By the time my students reach me, they are done with this difficult time in their lives, but the film reminds the viewer of how much impact the experience of puberty has on a person's later development.
The film was very intimate - though there was one important issue that it didn't touch - masturbation. I wonder if there were student-to-student conversations on that topic that didn't make it into the film and if it was because it was too difficult to handle without sexualizing the girls or offending their parents. That was the one omission of something VERY important to the experience of puberty that would have been good to include, even in, or perhaps especially in a "family" film. Apparently there are (according to IMDB reviewers) some very bad sex-ed documentaries that deal with the issue of masturbation, so I wish this film had made the attempt.

* * *

The second film I saw on Sunday was also a feminist one, but about a different age group,the imomrtals. Sita Sings the Blues is an animated feature by New-Yorker, Nina Paley. (No, to those who wondered, she is not Grace Paley's daughter.)
This film has been a very long-time in the making, and it was great to see it in its full version. I had seen a short from it at the Tribeca NY animated shorts program two years ago, and the complete film is quite wonderful. Paley has really pulled off a unique feat: she's put the story of the Ramayana, as told by some Desi friends of hers, (represented by shadow puppets in the movie), together with the story of the end of her marriage, and sewed the whole thing together with musical numbers by (white) blues singer Anette Hanshaw. The film is beautiful to look at; she uses several different animation styles to represent the characters of Sita and Rama, and said during the Q&A that it was to represent different versions of the story from different regions of the world, such as Thailand. Her own character of Sita must be modeled on those Hindu statues that feature round breasts sometimes compared to "golden pots" in Sanskrit poetry. The music, which includes contemporary Indian music along with the Anette Hanshaw musical numbers, is also fabulous.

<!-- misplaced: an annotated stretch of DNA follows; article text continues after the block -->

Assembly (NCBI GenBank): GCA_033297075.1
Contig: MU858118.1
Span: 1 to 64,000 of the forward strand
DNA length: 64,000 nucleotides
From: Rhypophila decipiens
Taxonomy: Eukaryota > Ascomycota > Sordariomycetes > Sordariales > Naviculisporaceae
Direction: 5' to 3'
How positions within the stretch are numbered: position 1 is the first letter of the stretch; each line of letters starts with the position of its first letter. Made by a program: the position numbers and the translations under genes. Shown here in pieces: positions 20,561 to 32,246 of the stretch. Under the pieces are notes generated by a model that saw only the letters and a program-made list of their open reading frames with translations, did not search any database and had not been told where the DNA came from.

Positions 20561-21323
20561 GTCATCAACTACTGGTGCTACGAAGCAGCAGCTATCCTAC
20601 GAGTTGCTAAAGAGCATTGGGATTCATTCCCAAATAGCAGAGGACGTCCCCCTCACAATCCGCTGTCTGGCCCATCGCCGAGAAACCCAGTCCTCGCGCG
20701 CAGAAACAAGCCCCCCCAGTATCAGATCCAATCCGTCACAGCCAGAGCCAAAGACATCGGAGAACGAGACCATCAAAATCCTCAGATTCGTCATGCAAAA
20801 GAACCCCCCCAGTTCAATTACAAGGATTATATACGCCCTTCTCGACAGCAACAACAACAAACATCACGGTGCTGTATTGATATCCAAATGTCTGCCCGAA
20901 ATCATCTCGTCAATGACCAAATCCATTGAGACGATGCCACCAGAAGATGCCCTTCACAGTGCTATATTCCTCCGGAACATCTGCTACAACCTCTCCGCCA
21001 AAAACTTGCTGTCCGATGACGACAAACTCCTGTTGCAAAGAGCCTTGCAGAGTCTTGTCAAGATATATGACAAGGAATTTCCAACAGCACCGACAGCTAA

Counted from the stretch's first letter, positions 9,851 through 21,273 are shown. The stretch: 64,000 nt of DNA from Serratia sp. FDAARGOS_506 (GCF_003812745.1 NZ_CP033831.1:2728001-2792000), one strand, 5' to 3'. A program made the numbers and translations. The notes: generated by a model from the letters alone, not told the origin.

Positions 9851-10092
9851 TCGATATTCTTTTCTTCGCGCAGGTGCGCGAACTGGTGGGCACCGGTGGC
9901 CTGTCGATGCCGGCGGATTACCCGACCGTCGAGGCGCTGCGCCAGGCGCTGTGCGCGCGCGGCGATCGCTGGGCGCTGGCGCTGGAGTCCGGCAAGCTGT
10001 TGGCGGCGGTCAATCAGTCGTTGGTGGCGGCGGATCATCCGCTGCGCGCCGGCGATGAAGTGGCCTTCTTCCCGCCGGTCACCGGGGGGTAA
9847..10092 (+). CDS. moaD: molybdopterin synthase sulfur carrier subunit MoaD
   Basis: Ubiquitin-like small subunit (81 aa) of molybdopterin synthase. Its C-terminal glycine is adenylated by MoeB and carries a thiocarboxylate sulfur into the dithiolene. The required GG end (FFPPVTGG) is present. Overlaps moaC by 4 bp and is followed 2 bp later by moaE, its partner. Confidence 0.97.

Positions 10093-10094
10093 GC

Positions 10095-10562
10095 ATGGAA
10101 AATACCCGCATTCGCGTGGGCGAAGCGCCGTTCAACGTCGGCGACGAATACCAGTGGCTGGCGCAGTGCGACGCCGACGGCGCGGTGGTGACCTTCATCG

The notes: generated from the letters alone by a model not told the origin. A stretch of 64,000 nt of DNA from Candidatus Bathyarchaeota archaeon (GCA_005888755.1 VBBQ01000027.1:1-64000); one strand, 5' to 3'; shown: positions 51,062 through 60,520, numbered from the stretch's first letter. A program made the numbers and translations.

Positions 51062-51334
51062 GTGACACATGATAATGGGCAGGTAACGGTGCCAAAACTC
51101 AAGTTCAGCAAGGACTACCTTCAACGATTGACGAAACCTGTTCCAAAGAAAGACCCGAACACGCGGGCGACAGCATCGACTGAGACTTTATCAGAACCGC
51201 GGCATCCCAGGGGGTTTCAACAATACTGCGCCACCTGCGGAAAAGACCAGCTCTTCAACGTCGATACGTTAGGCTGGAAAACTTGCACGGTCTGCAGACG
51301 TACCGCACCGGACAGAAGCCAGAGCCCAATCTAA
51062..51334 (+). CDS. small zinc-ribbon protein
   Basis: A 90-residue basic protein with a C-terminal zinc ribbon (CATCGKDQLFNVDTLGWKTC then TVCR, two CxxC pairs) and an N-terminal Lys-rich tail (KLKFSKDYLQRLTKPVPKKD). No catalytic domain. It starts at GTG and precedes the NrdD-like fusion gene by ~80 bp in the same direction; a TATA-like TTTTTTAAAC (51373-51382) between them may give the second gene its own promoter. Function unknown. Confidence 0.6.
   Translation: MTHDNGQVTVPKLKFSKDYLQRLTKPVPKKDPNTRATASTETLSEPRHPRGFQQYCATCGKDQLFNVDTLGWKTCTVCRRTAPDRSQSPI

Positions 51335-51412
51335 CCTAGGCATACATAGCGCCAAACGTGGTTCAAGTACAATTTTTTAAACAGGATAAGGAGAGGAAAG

Some may wonder, should a white woman tell this Indian story? She's had some critics for this who see it as appropriation, but the Desi cartoonists at sepiamutiny love the work and Paley collaborated with a number of Indian actors, singers, musicians, and friends in the making of the film, and she did work very hard in her studyof the story. I'd say it's more homage than appropriation.
So... my ranking? I tore off the audience award ballot at "5" for excellent, and I'd buy a t-shirt to promote the movie for sure.

All together, my Tribeca Film Fest Feminist Sunday was a good one, and I made two new friends who were there as part of an indie-film meet-up group. So what if I fell asleep during the trial by fire? I've been to a lot of movies in the last couple of days, and I look forward to catching the part that I missed when the DVD comes out.

TFF Day Three: An Omar Broadway Film

So, I saw so many movies that I got behind in the blogging.